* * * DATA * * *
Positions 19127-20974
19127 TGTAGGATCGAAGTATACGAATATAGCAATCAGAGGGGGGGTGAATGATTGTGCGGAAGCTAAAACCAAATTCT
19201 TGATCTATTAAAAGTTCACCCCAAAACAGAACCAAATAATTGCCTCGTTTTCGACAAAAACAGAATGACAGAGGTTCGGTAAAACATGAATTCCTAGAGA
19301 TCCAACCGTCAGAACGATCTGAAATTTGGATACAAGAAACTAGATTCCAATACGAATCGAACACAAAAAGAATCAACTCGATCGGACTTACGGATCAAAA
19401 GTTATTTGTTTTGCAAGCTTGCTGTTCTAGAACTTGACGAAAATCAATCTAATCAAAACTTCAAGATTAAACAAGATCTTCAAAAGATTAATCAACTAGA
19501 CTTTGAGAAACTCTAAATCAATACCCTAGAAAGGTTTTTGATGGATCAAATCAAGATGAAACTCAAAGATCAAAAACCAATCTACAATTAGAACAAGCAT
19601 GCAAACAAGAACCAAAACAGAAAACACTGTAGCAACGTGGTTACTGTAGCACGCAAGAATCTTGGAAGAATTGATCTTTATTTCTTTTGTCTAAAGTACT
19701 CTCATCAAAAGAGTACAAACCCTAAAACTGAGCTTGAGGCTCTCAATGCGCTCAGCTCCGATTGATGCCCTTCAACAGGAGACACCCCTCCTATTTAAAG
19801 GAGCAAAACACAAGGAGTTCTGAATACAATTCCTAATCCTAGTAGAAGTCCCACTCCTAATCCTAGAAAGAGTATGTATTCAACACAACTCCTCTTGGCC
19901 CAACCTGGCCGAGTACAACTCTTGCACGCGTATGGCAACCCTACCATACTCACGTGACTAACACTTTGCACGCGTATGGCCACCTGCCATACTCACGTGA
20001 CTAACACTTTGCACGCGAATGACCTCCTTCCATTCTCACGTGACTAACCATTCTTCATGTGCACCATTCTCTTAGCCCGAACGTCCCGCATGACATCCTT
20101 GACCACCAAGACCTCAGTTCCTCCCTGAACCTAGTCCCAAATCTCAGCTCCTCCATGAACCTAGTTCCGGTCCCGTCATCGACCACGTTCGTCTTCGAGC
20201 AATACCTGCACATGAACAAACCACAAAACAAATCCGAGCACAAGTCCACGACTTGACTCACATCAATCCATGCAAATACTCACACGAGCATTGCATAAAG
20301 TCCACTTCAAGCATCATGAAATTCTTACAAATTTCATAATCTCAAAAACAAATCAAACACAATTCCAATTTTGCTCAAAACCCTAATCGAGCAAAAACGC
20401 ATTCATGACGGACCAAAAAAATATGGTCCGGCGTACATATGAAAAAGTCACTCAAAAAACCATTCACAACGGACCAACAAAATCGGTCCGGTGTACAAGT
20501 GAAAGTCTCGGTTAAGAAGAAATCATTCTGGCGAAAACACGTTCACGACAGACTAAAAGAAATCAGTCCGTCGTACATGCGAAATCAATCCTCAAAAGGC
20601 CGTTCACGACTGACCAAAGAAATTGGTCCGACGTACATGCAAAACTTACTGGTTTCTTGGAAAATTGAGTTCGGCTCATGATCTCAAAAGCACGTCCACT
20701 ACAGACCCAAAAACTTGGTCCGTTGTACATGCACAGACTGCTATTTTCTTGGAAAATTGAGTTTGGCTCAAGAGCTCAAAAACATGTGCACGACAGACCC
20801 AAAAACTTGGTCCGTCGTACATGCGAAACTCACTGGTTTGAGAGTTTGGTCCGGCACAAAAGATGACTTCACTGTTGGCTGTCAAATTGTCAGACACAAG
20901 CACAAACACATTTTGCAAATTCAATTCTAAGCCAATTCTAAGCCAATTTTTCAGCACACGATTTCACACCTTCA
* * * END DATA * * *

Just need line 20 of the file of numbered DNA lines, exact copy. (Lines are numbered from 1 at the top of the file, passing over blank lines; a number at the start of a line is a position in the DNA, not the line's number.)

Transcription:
20901 CACAAACACATTTTGCAAATTCAATTCTAAGCCAATTCTAAGCCAATTTTTCAGCACACGATTTCACACCTTCA